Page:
Wednesday, March 3, 2010

Information Overload. Brain in Shut-Down Mode.

I know your attention span is short, so I'll try to keep this brief. Hell, *my* attention span is just as short, so I may have no choice but to keep this brief. By the time I get to the end of this paragraph, I might have lost focus and moved onto other things, like looking at an article about Roger Ebert or reading my Twitter feed or seeing what's happening on Facebook or...

...nope, I'm still here. But it's seriously a wonder, because I've been feeling the SERIOUS crunch of information overload recently. In any given half-hour span, I'm probably connected to three social networks, my iTunes, whatever project I'm working on, a couple of articles I found on Google -- okay, I just seriously blanked out there. I'm not kidding. That's about how long I can focus without moving onto other things. That long. Long enough to compose one and a half paragraphs of this blog.

Which is why I haven't been blogging recently. I'm a member of at least one message board, check two others. I have a Twitter feed, I have a Facebook page with 600-plus people on it (I checked: all but TWO of whom I actually know). I have two emails I have to check on a regular basis, plus a phone that only rings anymore once in a blue moon, because everybody knows I won't answer it anyway. I have iTunes and an iPod that I use constantly to try to focus out the XM radio and the sound of the other people in my office talking and clicking and looking at THEIR Twitter feeds and Facebook pages and whatever else.

And that's AFTER peeling back, people. I don't have a cellphone anymore -- which sounds insane, because why wouldn't I have an iPhone?? It's an iPod and a phone and an internet browser ALL IN ONE and that means I could browse the net when I'm out walking or on my bike or WHATEVER! And I don't have cable television either, because I realized at some point that everything on television is either crap or something I can get in DVD box sets or on iTunes without commercials.

But that's still too much! But even if I eliminate, say, Twitter -- which I tried to do, but I couldn't even, because I was reminded that I have to market my band online and participate in the fifteen-hundred online conversations I'm part of every single day -- or Twitter AND Facebook -- which I'm not sure I *could* do, because now that I'm reconnected to every family member and school chum I've ever had, my absence would be like a slap in the face -- there's still a GIGANTIC BARRAGE OF DISTRACTING INFORMATION COMING AT ME.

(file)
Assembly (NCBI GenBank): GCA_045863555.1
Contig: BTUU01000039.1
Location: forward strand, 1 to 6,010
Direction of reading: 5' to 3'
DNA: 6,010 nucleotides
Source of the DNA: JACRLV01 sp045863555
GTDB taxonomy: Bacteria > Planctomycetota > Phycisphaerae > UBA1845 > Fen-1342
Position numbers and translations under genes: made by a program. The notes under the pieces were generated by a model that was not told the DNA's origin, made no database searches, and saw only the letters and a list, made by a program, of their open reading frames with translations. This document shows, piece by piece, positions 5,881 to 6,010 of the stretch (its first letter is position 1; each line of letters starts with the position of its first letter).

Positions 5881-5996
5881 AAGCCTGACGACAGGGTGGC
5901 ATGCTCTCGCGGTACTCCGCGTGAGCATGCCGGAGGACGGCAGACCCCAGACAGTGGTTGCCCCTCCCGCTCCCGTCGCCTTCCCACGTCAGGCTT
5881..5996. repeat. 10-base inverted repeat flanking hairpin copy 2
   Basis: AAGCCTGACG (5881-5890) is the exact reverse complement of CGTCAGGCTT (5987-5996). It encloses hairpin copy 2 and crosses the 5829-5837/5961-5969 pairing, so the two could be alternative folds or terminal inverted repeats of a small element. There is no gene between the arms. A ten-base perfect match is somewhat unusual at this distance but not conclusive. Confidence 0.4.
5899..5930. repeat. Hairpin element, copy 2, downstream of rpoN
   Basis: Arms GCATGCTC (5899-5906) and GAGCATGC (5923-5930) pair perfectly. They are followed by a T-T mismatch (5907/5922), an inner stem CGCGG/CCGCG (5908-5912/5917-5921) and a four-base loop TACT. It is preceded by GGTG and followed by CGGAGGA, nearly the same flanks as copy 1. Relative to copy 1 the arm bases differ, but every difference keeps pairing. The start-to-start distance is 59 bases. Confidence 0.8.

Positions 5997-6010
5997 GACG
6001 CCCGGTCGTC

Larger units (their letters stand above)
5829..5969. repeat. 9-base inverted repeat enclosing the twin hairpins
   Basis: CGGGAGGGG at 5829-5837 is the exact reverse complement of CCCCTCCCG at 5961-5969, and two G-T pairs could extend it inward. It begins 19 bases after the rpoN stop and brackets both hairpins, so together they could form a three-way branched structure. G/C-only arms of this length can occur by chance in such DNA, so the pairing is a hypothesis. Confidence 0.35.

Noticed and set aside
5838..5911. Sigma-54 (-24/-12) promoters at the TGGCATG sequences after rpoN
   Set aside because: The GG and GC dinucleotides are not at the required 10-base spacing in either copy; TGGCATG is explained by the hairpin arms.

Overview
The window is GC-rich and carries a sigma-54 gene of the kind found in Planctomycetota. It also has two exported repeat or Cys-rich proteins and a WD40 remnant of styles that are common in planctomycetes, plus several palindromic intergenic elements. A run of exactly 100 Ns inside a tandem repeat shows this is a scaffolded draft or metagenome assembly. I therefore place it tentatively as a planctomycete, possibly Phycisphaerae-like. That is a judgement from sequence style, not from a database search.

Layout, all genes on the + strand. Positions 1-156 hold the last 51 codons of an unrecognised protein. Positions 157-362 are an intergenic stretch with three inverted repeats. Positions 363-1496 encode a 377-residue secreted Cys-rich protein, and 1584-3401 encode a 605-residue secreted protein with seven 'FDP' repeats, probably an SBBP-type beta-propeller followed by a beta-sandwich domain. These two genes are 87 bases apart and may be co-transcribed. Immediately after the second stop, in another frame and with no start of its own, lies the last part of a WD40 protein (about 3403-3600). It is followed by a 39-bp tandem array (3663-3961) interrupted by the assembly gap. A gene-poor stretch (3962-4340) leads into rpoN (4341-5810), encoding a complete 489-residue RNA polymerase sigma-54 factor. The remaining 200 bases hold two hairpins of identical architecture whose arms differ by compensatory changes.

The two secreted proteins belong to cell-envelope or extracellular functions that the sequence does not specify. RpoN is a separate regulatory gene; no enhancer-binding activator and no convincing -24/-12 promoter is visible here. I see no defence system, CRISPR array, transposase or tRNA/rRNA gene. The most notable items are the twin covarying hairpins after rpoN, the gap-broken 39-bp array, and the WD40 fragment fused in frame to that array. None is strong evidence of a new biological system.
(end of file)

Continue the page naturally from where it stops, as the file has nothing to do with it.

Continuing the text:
Plus, it strikes me evermore that everything is completely transitory. There is no permanence anymore. Everything I do vanishes off into the ether. In my meatworld job as a Creative Director, I'm not designing physical stuff like book jackets or CD covers or whatever, I'm designing crap that sits in an imaginary fantasy world and the minute someone pulls the plug on it, everything vanishes into the ether. I write blog entries and Twitter posts -- and poof, there it goes off into an Info-Realm that no more exists than Wonderland. My music collection sits in a series of fingernail-sized microchips. My friendships exist as a series of bytes and blips and they're no less real than the meatworld one. Everything feels impermanent, plastic, digital, false.

The end result of this is that I spend MORE THAN HALF MY DAY tied to this damn computer taking in a CONSTANT STREAM OF UNENDING INFORMATION and my brain is fucking SICK OF IT. It is seriously rebelling. It is saying "shut this shit the fuck off NOW." But come on -- that's not possible, anymore, not if I wanna live and make money and be creative. I can't stand on the corner and hand out flyers for my band. I can't design with pens and paper. It doesn't work that way. I'm stuck here, and my brain is getting fuller and fuller and fuller and there's no end in sight.

I mean, even my little rebellious dike-plug efforts like tossing out my cell and getting rid of cable -- they can barely stem the flood. The flood is ever-coming. The flood is good. Embrace the flood. Without the flood, you would not exist.

And you know what ends up happening to me? What's happening to Millenials around the world, according to statistics -- a nostalgic yearning for simpler times. It's not so much that I wish it was 1979 anymore -- it's more that I wish it was 1979 in terms of the way my brain dealt with stuff. I wish I had a rotary-dial telephone and a record player with vinyl records and a library full of REAL BOOKS and an encyclopedia and four channels of TV that came via an antenna and my bike and the great outdoors and *that's it*. I mean, if I want information, I've got it -- it's called "a library." But it has one input PER TIME. My eyes, a book. My options are "pick it up" and "put it down." It's binary information collection -- "on" or "off," not "off" or "HOW MANY FUCKING CHANNELS DO YOU WANT AT ONE TIME YOU SEXY LITTLE MONKEY?"